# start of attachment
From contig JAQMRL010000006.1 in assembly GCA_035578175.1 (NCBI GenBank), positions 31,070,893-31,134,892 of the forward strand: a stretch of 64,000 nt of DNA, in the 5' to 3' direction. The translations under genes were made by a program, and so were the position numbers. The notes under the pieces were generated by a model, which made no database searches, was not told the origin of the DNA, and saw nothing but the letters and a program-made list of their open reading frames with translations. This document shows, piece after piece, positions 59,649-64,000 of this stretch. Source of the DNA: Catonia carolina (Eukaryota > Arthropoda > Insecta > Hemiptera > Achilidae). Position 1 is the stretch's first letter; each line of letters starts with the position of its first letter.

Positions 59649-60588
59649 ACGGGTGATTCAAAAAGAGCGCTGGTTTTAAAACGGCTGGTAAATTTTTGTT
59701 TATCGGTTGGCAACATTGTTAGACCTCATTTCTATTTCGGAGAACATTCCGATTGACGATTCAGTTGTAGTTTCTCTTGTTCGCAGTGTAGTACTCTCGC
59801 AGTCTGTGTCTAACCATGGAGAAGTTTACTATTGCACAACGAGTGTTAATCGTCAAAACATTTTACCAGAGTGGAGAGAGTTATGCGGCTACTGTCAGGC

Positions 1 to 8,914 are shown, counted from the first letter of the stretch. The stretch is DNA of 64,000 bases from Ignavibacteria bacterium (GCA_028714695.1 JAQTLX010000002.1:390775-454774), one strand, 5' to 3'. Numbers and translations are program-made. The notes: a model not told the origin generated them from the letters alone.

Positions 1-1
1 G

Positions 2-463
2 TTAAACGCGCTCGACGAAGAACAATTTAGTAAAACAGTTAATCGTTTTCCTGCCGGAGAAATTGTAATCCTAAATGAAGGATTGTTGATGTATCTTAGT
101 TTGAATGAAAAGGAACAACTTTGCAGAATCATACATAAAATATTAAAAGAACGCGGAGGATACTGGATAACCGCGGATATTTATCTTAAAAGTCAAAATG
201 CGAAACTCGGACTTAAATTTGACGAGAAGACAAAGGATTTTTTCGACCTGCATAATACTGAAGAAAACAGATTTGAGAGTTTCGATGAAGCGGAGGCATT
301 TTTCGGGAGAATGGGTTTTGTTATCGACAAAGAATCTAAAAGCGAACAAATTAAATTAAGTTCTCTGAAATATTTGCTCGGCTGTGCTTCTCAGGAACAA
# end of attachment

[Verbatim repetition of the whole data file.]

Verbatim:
From contig JAQMRL010000006.1 in assembly GCA_035578175.1 (NCBI GenBank), positions 31,070,893-31,134,892 of the forward strand: a stretch of 64,000 nt of DNA, in the 5' to 3' direction. The translations under genes were made by a program, and so were the position numbers. The notes under the pieces were generated by a model, which made no database searches, was not told the origin of the DNA, and saw nothing but the letters and a program-made list of their open reading frames with translations. This document shows, piece after piece, positions 59,649-64,000 of this stretch. Source of the DNA: Catonia carolina (Eukaryota > Arthropoda > Insecta > Hemiptera > Achilidae). Position 1 is the stretch's first letter; each line of letters starts with the position of its first letter.

Positions 59649-60588
59649 ACGGGTGATTCAAAAAGAGCGCTGGTTTTAAAACGGCTGGTAAATTTTTGTT
59701 TATCGGTTGGCAACATTGTTAGACCTCATTTCTATTTCGGAGAACATTCCGATTGACGATTCAGTTGTAGTTTCTCTTGTTCGCAGTGTAGTACTCTCGC
59801 AGTCTGTGTCTAACCATGGAGAAGTTTACTATTGCACAACGAGTGTTAATCGTCAAAACATTTTACCAGAGTGGAGAGAGTTATGCGGCTACTGTCAGGC

Positions 1 to 8,914 are shown, counted from the first letter of the stretch. The stretch is DNA of 64,000 bases from Ignavibacteria bacterium (GCA_028714695.1 JAQTLX010000002.1:390775-454774), one strand, 5' to 3'. Numbers and translations are program-made. The notes: a model not told the origin generated them from the letters alone.

Positions 1-1
1 G

Positions 2-463
2 TTAAACGCGCTCGACGAAGAACAATTTAGTAAAACAGTTAATCGTTTTCCTGCCGGAGAAATTGTAATCCTAAATGAAGGATTGTTGATGTATCTTAGT
101 TTGAATGAAAAGGAACAACTTTGCAGAATCATACATAAAATATTAAAAGAACGCGGAGGATACTGGATAACCGCGGATATTTATCTTAAAAGTCAAAATG
201 CGAAACTCGGACTTAAATTTGACGAGAAGACAAAGGATTTTTTCGACCTGCATAATACTGAAGAAAACAGATTTGAGAGTTTCGATGAAGCGGAGGCATT
301 TTTCGGGAGAATGGGTTTTGTTATCGACAAAGAATCTAAAAGCGAACAAATTAAATTAAGTTCTCTGAAATATTTGCTCGGCTGTGCTTCTCAGGAACAA